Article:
His wife had moved a large chair near the window and placed a sheet under it to catch the falling hair. She helped him up from the couch and over to the chair. It was a warm day, and he shuffled the shuffle of the aged in heat; he no longer drew strength from the ground but sank into it, preparing the way, digging the grooves of his grave.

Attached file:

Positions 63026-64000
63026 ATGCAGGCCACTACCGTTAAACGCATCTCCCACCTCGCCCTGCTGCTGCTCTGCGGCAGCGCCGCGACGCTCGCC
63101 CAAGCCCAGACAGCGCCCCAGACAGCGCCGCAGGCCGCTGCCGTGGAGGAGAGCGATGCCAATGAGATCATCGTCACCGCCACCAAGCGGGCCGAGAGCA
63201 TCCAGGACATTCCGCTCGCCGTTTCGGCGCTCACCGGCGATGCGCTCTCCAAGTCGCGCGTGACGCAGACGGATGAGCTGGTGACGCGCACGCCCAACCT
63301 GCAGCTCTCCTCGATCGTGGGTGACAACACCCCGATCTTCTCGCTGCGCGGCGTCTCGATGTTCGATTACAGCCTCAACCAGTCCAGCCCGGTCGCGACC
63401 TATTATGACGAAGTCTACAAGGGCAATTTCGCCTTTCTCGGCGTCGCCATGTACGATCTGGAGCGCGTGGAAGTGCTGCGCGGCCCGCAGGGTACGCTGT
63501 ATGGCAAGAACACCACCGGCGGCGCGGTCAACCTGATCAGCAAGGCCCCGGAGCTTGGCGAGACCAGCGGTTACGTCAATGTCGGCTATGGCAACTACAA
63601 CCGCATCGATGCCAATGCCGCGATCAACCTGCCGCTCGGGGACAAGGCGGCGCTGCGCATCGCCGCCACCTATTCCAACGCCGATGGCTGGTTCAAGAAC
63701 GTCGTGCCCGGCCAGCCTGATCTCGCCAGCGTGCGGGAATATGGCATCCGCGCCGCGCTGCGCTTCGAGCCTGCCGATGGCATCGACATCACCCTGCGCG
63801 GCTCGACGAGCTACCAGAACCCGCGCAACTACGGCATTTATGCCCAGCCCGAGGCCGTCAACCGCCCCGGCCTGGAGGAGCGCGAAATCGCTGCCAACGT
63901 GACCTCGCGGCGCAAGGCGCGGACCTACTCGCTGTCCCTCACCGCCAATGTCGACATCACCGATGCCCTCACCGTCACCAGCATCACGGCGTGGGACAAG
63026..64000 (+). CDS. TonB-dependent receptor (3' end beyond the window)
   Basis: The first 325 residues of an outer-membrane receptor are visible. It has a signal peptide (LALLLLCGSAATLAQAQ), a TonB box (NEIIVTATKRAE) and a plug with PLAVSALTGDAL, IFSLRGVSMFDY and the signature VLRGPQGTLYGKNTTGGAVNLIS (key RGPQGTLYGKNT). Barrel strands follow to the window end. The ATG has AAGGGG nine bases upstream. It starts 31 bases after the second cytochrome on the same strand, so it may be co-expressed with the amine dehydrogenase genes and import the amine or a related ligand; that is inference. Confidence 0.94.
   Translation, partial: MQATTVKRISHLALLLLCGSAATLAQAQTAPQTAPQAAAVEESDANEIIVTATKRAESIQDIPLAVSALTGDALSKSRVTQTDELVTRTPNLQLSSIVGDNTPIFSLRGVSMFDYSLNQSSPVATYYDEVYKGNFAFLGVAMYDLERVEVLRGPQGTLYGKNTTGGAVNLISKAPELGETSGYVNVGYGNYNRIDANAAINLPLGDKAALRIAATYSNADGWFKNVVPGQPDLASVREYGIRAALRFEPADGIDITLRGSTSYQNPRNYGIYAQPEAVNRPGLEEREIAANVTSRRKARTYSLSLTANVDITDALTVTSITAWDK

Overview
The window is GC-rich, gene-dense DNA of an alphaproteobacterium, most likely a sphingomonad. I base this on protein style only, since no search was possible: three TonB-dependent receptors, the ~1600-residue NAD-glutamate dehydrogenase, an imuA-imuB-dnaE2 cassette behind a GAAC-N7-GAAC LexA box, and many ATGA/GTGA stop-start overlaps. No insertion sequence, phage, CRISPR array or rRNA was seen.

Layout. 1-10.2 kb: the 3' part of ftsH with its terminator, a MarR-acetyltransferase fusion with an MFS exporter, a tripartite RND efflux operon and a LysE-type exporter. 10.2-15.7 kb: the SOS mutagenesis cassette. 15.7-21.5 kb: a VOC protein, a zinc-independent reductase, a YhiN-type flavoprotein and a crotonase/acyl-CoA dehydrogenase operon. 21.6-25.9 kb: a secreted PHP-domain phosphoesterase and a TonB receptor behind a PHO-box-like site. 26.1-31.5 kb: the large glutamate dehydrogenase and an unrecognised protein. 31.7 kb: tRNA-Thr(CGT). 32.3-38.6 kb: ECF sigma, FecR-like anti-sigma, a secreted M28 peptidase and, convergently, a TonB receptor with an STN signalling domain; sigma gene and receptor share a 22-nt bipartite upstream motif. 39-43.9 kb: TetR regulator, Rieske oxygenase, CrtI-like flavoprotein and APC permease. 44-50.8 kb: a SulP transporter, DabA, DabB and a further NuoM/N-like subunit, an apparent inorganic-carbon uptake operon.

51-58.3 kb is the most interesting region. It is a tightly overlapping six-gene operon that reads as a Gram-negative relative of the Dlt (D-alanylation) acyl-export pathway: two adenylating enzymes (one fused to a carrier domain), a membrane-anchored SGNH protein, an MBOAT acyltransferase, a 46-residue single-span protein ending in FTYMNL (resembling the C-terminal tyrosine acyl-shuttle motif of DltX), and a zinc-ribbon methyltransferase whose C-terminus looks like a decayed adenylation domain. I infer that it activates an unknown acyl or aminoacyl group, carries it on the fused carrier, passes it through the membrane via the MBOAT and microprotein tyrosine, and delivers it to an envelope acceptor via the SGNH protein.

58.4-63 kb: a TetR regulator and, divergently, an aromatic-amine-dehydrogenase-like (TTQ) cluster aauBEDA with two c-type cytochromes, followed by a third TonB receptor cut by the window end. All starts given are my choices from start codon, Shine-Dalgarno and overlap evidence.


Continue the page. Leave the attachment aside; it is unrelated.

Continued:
He sat down carefully in the chair as if his bones, so close to the surface, might shatter from too hard an impact. I arranged a towel around his neck like a true barber and prepared to cut his hair. First I combed it, smoothing the strands down with my hand in the wake of the comb. He had a side part and the hair was straight, still plentiful and starkly black, though the sideburns and the hairs at the back of the neck were growing in white. I combed his hair gently and smoothed it down. The hair was not metallic as it appeared but soft, and very clean. His wife must have washed it that morning. All silky and springy to the touch. His body smelled very fresh too, even though the day was so warm. I began to cut. First in front, clipping bits from the locks that fell across his forehead. Then the top and the sides. I stood above him, looking down on his head. He sat docilely like a boy in the barber's chair, but unlike a boy he emitted a heavy immanence like that of a man receiving skilled ministrations, while I circled around him, clipping here and there, combing down and smoothing. Clip, comb, smooth. Then I worked on the sideburns with the small scissors, holding them very close to the skin but careful not to nick him. I tilted his head sideways with the pressure of my hand to have easy access to the sideburns; at that, his eyes closed for an instant, then slowly opened. I did one side then walked around him and did the other. As I walked I glanced out the window; there was the park where he would probably never go again. He followed my gaze: the greenery, the blazing blue sky. His wife sat nearby and watched, and she and I kept up some idle talk though I couldn't say much; I was concentrating on the haircut. He said nothing, as though the effort would be too great. Or perhaps he was too absorbed in this, our first intimacy, my body circling close around him at eye level-he would be breathing me in-and didn't want to interrupt his concentration by words.